Album Review : Urvanovic – Let’s Not Be Here : expansive chamber pop which rises above the convention.

The Breakdown

Charged electronics, vociferous synths and front-foot rhythms add to the drama of ‘Let’s Not Be Here’ without losing Urvanovic’s intricate Grizzly Bear-ness.
Common Grounds Records 8.8

There’s always something intriguing when a band that you thought had disappeared suddenly stick their heads above the musical whirlpool with a new album. So where have Scottish pop orchestrators Urvanovic been hiding? Their 2015 debut ‘Amateurs’, all Admiral Fallow harmonies with hints of Frightened Rabbit big music, made ripples amongst homeland fans and drew appreciative nods from the muso press. Admired as a sparkling indie-folk gem, it got listed as one of the Scottish albums of that year and the step-up for this collective looked inevitable.

Then, besides a couple of toe dipping singles, things went quiet for team Urvanovic, a prolonged hiatus that’s now relented with the release of their follow up ‘Let’s Not Be Here’ (out via Common Grounds Records). Not that the nine year stretch between debut and sophomore albums has been spent locked in agonised studio noodling, the story of the wait is simply that life has happened.

The central Urvanovic partnership of singer/songwriter/composer Tom Irvine and musician/producer Niall Sinclair had actually completed much of the work for ‘Let’s Not Be Here’ between 2018 and 2020. Then the world stopped for the Big C, plans were shelved and things shifted. Irvine relocated to Copenhagen to continue his composition studies at the renowned Det Jyske Musikkonservatorium in Aarhus and Sinclair, already an engineer at Edinburgh’s seminal Chamber Studios (yes a Mogwai haunt), focused on developing his own set up.

Luckily Urvanovic are a resilient bunch, so the ‘Let’s Not Be Here’ project has finally been completed with singer Seonaid Stevenson and drummer David Hill, both from the original ‘Amateurs’ ensemble, joining Irvine and Sinclair in a bone fide four piece. With a wider convergence of influences and ideas, this new album steers a more urgent, dynamic course than its predecessor. Charged electronics, vociferous synths and front-foot rhythms add to the drama of ‘Let’s Not Be Here’ without losing Urvanovic’s intricate Grizzly Bear-ness.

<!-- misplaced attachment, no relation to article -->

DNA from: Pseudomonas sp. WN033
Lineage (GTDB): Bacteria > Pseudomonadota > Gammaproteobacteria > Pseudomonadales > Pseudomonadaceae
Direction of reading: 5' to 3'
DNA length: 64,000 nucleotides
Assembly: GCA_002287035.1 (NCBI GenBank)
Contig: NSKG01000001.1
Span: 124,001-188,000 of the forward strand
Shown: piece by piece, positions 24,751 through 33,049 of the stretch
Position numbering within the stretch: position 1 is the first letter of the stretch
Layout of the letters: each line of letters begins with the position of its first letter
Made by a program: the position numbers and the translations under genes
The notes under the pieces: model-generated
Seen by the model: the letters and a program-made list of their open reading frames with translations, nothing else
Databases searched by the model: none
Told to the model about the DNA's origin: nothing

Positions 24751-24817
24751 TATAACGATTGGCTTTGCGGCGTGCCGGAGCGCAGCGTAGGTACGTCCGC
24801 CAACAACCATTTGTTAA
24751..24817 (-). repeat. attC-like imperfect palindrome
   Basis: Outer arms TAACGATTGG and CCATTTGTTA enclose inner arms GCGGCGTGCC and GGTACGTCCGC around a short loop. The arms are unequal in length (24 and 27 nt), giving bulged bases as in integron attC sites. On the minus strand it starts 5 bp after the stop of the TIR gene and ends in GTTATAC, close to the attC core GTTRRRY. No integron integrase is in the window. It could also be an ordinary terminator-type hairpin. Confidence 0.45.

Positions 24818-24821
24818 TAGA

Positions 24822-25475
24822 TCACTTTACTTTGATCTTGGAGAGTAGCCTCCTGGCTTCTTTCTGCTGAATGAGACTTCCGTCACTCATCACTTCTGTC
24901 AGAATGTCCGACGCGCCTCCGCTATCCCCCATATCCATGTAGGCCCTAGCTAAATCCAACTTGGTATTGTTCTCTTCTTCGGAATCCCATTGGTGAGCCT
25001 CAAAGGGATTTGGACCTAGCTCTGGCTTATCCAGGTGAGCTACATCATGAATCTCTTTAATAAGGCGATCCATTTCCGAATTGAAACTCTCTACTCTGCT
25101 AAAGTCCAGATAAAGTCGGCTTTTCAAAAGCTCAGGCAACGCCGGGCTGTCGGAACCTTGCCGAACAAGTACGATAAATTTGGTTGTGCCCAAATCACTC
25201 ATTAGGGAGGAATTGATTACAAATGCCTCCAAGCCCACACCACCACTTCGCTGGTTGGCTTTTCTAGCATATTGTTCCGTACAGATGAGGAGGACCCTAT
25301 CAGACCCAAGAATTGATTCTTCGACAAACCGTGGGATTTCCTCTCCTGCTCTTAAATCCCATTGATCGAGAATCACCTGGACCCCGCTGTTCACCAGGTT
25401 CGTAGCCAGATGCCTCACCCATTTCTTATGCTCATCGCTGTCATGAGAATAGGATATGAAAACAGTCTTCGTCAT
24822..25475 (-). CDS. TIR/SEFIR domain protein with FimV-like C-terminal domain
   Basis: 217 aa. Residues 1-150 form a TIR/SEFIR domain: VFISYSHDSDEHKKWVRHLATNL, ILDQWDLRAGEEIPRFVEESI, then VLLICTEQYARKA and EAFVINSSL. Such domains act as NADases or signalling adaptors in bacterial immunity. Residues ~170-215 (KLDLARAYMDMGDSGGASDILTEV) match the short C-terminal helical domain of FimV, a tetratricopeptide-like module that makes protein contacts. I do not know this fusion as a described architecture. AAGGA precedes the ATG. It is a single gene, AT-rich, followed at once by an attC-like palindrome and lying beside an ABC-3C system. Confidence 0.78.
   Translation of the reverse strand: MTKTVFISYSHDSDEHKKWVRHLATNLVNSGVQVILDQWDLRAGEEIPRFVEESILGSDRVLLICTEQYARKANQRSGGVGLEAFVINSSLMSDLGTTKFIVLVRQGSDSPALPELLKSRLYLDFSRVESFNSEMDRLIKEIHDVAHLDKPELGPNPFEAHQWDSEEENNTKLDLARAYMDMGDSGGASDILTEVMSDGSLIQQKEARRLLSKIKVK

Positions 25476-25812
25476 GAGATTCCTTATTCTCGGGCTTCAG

The album’s opener RAZE! grandly welcomes in all these elements. A Moody Blues-ish mellotron loop, a swelling textured drone from the string section plus crashing drum rolls conjure a sense of theatre beneath the choral harmonies and Irvine’s lilting vocal. ‘My ears are burning with the call of the grandiose’ he sings in the rising swirl of momentum. Seonaid Stevenson when talking about the making of ‘Let’s Not Be Here’ has said “We wanted to be noisier, more chaotic, and just more” and this intention is made clear here.

The freedom that Urvanovic give themselves this time around brings other ambitious variations and inventive shifts. Move to Anatomy starts prog baroque then bursts into full-on anthemic rock mode with Hill’s flailing drum volleys and a banshee synth lick. It’s a bustling production, pumped with Editors-like crescendos plus an Arcade Fire choral blast that’s destined to get any crowd shouting and pointing back. Prog leanings again nudge into the stomping folk dance of Small Talk, where the vocal interplay zips around Gentle Giant style within some distinctively stunning string section framing. ‘Let’s Not Be Here’ also brings balance by allowing space. The daring minimalism of the pared back (Feed) or the gothic chill core of A Forest sees Urvanovic pushing into a more unpredictable experimental zone without any reticence.

Thankfully the band still build on the core strengths which made their debut, all those years back, so arresting. The deeply woven orchestrations and meandering melodic pathways continue to underline Tom Irvine’s compositional gifts and elevate Urvanovic music way above the usual chamber pop catch alls (e.g. anything with strings, a hook and emotional pretensions). The album’s title track mixes a chunky beat, Farfisa stabs and synth projectiles then somehow blossoms into a thrilling, multi- layered electro-acoustic soundscape. APX is gentler but no less musically expansive, a vocal conversation between Irvine and Stevenson as entwined as Sondheim scenario. It surprises and the lines “I’ll control the seasons/I’ll control the flow of time” hit hard with their shimmering desperation.

That lyrical theme of breakdown but then some hope, near disaster that can bring change, gives the album an astute but not over-wrought narrative. Navigating that fine line is most fully realised on the pivotal Built To Unravel, which takes it’s emotive hook from a sleepy semaphore beginning onto somewhere massive then back again. The track’s mid-song pause will slay every time.

Maybe there’s something reassuringly familiar about Urvanovic’s music on ‘Let’s Not Be Here’ although the band’s craft ensures nothing feels over-derivative or wearyingly conventional. It’s not so much an album of its time but a recording where its era will be seen as irrelevant (perhaps thought of in the same way as the work of Guy Clark or Sweet Billy Pilgrim). A record of promise, an album to be revisited and one which demands a less protracted next instalment.

Get your copy of ‘Let’s Not Be Here‘ by Urvanovic from your local record store or direct from Common Ground Records HERE

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